Grenades also have a neglible weight so a character should be able to carry a hundred... No?

As a house rule, maybe SEU clips and grenades should be assigned a 0.25 kg weight?

Joe Cabadas

Tollon's picture
Tollon
April 6, 2016 - 6:20am

Background:  The 80's, long time ago, when I was a young puppy, I was soldier and got paid for it.

Observation: A grenade was something like 1 pound, I was allowed six if we went to war.  That's at least what my two brain cells. so that was half a kilo. or .5.

Real life:  Everybody remembers how small cell phones got.  And now they are nearly as big or bigger then when they first came out.  What I'm pointed out is, there is a thing called usablity.  The size and shape of an object and how it feels to the user.  If you find that comfort zone, then your product sells.  If it to big or small, awkward handle, blah, blah, blah-doesn't sell.

Gameplay:  They point out what I just by staying in printed copy "Powerclip: a sturdy plastic box about the side of a ciggarette pack."  100's or short? (sorry, I inserted a joke).  So it's all about usability. ergonomics, whatever you want to call it.  Micronazation is not the concern here.  Because if it was, all your characters would look like Poncho Via wearing two belts that look like cartridge belts for rifle shell, load with small cyclinders which would be your powerclips (there is a wepon here somewhere).  No, your characters look more like Rambo, Black Ops or DOOM. (I hope)

 

 


ChrisDonovan's picture
ChrisDonovan
April 6, 2016 - 6:44am
1 lb = .453 kg

A full load pack for modern soldiers is ~60-100 lbs.

http://www.globalsecurity.org/military/library/report/call/call_01-15_ch11.htm

Shadow Shack's picture
Shadow Shack
April 7, 2016 - 12:35am
JCab747 wrote:


As a house rule, maybe SEU clips and grenades should be assigned a 0.25 kg weight?


I've done that, 5 to a kg for powerclip and grenades. I never really researched what actual weight may be in the way of accuracy, I simply felt the need to assign mass ratings to both for that very reason.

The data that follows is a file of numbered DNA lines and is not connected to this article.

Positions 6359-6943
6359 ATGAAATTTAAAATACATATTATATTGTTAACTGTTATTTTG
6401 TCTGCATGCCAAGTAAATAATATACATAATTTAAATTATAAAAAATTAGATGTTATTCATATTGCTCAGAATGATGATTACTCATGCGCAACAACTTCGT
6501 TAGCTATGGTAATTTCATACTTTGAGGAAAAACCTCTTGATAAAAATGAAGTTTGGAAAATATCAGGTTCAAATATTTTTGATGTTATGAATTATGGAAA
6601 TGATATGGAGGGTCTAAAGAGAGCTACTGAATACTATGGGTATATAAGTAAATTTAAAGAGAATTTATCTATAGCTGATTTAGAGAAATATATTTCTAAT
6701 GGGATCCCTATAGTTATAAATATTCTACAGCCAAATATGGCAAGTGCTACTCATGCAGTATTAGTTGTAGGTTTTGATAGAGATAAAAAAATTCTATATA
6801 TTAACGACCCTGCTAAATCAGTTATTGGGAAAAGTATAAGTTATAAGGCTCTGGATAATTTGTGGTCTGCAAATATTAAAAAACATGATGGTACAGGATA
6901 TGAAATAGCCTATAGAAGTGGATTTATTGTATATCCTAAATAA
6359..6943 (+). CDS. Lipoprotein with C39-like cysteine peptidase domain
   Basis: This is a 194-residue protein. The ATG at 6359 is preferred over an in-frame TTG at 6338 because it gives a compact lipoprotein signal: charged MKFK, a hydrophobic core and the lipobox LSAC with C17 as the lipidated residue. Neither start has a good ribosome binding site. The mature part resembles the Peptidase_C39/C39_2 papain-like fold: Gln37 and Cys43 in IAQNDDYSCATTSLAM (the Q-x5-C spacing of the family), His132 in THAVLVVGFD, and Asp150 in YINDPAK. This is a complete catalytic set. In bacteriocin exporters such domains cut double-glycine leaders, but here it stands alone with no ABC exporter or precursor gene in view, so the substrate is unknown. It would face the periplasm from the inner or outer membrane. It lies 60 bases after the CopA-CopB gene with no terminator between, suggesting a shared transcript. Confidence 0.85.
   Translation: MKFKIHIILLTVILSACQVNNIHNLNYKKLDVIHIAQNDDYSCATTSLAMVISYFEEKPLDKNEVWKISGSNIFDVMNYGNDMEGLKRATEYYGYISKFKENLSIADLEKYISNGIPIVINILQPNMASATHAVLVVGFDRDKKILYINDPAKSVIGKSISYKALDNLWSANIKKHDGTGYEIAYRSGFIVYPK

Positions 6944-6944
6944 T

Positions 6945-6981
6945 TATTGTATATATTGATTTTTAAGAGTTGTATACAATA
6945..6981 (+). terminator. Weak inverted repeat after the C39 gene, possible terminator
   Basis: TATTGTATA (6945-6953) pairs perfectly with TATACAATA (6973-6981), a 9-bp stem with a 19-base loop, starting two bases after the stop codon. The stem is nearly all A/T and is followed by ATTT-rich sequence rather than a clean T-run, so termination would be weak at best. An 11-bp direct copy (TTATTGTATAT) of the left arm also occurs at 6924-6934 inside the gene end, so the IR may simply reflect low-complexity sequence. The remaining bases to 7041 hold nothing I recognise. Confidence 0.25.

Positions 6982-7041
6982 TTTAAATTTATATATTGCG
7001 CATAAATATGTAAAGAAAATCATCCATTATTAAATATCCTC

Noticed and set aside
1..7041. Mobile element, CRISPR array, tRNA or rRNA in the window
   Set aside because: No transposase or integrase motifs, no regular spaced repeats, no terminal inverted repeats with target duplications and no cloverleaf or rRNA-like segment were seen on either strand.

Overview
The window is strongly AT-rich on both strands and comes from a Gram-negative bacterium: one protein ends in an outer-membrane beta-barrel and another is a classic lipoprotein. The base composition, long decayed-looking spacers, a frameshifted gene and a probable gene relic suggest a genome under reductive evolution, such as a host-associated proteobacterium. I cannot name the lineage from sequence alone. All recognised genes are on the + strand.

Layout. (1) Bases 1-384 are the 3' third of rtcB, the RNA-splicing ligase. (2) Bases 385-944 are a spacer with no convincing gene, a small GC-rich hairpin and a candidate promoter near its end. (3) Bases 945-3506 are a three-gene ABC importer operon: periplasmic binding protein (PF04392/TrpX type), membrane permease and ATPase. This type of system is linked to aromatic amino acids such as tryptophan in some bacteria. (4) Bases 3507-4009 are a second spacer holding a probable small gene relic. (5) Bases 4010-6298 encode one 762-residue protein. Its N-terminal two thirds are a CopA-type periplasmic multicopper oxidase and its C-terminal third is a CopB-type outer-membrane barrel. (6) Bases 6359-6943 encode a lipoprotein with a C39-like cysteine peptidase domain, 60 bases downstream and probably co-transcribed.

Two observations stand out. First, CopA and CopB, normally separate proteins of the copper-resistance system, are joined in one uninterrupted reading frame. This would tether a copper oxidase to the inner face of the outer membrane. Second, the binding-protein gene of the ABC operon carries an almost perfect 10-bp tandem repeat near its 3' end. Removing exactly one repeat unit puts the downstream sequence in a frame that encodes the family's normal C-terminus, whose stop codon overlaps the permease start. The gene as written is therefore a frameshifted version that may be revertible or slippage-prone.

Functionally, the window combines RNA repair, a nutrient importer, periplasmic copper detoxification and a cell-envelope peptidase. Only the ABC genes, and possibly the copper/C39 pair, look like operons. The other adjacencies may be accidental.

Tollon wrote:
A grenade was something like 1 pound, I was allowed six if we went to war.  That's at least what my two brain cells. so that was half a kilo. or .5.

^^^ {EDIT} multi-quote bug again

Well there it is for the grenades, I had no idea. Based on Hollywood depictions one might think they were akin to baseballs. 
Wink
I'm not overly fond of Zeb's Guide...nor do I have any qualms stating why. Tongue out

My SF website

Tollon's picture
Tollon
April 7, 2016 - 1:39am

http://www.armystudyguide.com/content/army_board_study_guide_topics/hand_grenades/hand-grenades-study-guide.shtml

hand grenade: 14 ounces  or .4 kilos (rounded up of course.)

Shadow Shack:  And why not made them look and act like a baseball? That would roughly make them .15 kilos. 

I was under the impression that most of the wieght of the weapon was shrapnel.  I could be wrong, but then again, who can say what superdense, light wieght scrap alloy they use for grenades in the future?


ChrisDonovan's picture
ChrisDonovan
April 7, 2016 - 8:28am
A full Glock 17 normal (ie non-extended) magazine is about .2 KG  You had it right, Shadow. 

A fully loaded Glock is in the 1 kg range. 

A fully-loaded DE .50 is in the 2-2.5 kg range.

An M67 hand grenade (modern US Army issue) is about .4 kg.

The old "pineapple" hand grenade is about .6 kg.

The XM-8 assault rifle is about 3.5 kg.  (Not sure if that is loaded or unloaded).

Sargonarhes's picture
Sargonarhes
April 18, 2016 - 7:05pm
ChrisDonovan wrote:
Speaking of weight.  "Beltpacks" are a misnomer.  Want to know how big of one?  Try hanging 4 large jars of peanut butter from your belt.  That's a bout the same weight as a beltpack.  Those things are HEAVY.


You know, that's why when I've drawn depictions of characters with those "Beltpacks" I more or less had them strapped to the leg like in a holster more than on the belt. Of course that character was the team's heavy weapon guy and used a heavy laser, toteing a beltpack on each leg and a backpack. Eventually I had him switched to carrying a gyrojet rifle, which aside from the weight of an actual box magazine there was the space to store the ammo you're then dragging around with you.
In every age, in every place, the deeds of men remain the same.